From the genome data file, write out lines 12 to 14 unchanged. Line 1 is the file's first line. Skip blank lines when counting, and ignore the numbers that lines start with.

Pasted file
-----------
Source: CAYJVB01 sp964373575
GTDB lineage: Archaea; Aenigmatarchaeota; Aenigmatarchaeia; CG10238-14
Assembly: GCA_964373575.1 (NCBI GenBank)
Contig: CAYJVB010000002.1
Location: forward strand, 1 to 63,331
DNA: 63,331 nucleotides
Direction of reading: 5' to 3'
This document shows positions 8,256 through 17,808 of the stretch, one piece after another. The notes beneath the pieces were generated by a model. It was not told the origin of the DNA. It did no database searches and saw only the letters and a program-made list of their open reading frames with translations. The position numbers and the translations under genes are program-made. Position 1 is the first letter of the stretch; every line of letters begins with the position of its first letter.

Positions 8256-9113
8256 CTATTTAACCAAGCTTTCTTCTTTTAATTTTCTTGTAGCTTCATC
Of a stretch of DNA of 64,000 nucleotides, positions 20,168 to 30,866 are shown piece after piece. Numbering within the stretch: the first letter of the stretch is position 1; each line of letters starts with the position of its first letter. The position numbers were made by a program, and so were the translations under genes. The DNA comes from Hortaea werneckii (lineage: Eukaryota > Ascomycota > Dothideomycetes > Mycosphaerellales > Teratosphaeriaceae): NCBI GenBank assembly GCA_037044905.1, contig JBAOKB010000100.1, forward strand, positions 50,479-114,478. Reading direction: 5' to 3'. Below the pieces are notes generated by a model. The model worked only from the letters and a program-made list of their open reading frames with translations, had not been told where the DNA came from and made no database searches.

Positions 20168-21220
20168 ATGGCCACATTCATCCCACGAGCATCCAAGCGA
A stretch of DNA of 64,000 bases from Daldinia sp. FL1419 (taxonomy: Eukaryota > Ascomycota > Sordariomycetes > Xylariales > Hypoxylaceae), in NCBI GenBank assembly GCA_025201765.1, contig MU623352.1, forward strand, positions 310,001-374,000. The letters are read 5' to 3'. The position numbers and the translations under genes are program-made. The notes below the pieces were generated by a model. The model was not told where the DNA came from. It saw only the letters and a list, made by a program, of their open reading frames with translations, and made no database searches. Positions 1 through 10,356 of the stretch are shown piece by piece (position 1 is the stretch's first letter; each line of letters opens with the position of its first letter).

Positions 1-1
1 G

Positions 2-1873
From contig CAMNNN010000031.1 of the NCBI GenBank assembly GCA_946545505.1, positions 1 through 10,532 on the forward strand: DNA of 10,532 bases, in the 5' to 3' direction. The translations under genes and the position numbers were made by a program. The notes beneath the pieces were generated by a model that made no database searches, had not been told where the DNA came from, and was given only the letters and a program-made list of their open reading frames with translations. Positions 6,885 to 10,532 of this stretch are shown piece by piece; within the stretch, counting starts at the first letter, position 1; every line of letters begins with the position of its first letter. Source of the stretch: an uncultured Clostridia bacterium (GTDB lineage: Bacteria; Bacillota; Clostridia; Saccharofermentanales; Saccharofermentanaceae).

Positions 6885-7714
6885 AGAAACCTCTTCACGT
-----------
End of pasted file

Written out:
Positions 20168-21220
20168 ATGGCCACATTCATCCCACGAGCATCCAAGCGA
A stretch of DNA of 64,000 bases from Daldinia sp. FL1419 (taxonomy: Eukaryota > Ascomycota > Sordariomycetes > Xylariales > Hypoxylaceae), in NCBI GenBank assembly GCA_025201765.1, contig MU623352.1, forward strand, positions 310,001-374,000. The letters are read 5' to 3'. The position numbers and the translations under genes are program-made. The notes below the pieces were generated by a model. The model was not told where the DNA came from. It saw only the letters and a list, made by a program, of their open reading frames with translations, and made no database searches. Positions 1 through 10,356 of the stretch are shown piece by piece (position 1 is the stretch's first letter; each line of letters opens with the position of its first letter).